Visa Options for International Nurses
Nurses and midwives are in high demand in Australia, whether you have high level skills and experience or need to gain additional skills, there is a visa to suit you. There are excellent career opportunities with permanent and temporary work available. You can be in or outside Australia when you apply for a visa to work as a nurse or midwife.
Nurses and midwives need to be in good health and of good character to meet visa requirements and work in a hospital or other health care area. To work in Australia, you must be registered by the Australian Nursing and Midwifery Board (NMBA) which is partnered with the Australian Health Practitioners Registration Agency (AHPRA) and is responsible for the registration of registered and enrolled nurses and midwives.
There are a number of visas that may be appropriate for nurses depending on their individual circumstances and whether or not they have an employer who is prepared to sponsor them.
THE ANMF IS THE UNION FOR INTERNATIONAL NURSES IN AUSTRALIA
Whether on temporary or permanent visas, internationally educated nurses and midwives have the same right to basic entitlements, and protections as those educated in Australia. The Australian Nursing & Midwifery Federation is the union for International nurses and midwives. Find out more on the ANMF. You can become a member of the ANMF by joining the ANMF Branch in your state or territory.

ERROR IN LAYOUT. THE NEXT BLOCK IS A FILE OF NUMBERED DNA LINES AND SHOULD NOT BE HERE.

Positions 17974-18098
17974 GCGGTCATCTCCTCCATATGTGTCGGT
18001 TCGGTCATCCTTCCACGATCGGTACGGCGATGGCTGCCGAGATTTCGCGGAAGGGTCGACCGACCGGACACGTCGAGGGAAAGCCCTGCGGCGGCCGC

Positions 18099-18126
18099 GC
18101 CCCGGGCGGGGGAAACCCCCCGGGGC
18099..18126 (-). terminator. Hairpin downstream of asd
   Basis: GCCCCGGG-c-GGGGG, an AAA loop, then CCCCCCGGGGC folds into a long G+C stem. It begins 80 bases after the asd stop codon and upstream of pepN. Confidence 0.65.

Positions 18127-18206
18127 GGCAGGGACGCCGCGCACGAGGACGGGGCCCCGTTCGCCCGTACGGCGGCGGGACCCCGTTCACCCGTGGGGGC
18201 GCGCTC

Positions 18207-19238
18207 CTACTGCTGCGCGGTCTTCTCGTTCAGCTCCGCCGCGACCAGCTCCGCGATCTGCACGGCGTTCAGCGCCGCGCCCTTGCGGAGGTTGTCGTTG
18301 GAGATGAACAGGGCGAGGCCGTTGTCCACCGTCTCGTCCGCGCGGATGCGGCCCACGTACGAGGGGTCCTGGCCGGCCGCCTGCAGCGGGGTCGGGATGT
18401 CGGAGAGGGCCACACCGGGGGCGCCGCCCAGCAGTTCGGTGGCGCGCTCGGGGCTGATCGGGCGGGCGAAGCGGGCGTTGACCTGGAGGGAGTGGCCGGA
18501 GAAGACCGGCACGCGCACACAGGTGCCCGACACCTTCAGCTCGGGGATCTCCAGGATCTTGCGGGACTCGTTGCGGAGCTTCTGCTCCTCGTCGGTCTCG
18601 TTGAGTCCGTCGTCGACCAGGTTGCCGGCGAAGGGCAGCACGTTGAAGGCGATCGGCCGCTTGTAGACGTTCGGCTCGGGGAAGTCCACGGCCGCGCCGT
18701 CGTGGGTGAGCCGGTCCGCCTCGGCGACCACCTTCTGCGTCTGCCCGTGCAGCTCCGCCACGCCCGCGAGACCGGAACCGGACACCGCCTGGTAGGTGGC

If you require an interpreter please call: 131 450
YOUR PROTECTIONS AT WORK
The protections you are entitled to under Australian law include:
- The right to equal wages and employment conditions as Australian workers
- An employer cannot make deductions from your pay without your agreement
- The right to engage in industrial activities
- The right to be free from unlawful discrimination
- Protection through the Fair Work Act 2009
- Appropriate OH&S safety protection
- Support if you are injured at work
DISCRIMINATION & HARASSMENT
Australian law protects all workers from discrimination and harassment in the workplace. It is unlawful for an employer to take adverse action against you, such as termination, on the grounds of race, colour, sex, sexual preference, age, physical or mental disability, marital status, family or carer’s responsibilities, pregnancy, religion, political opinion, national extraction or social origin.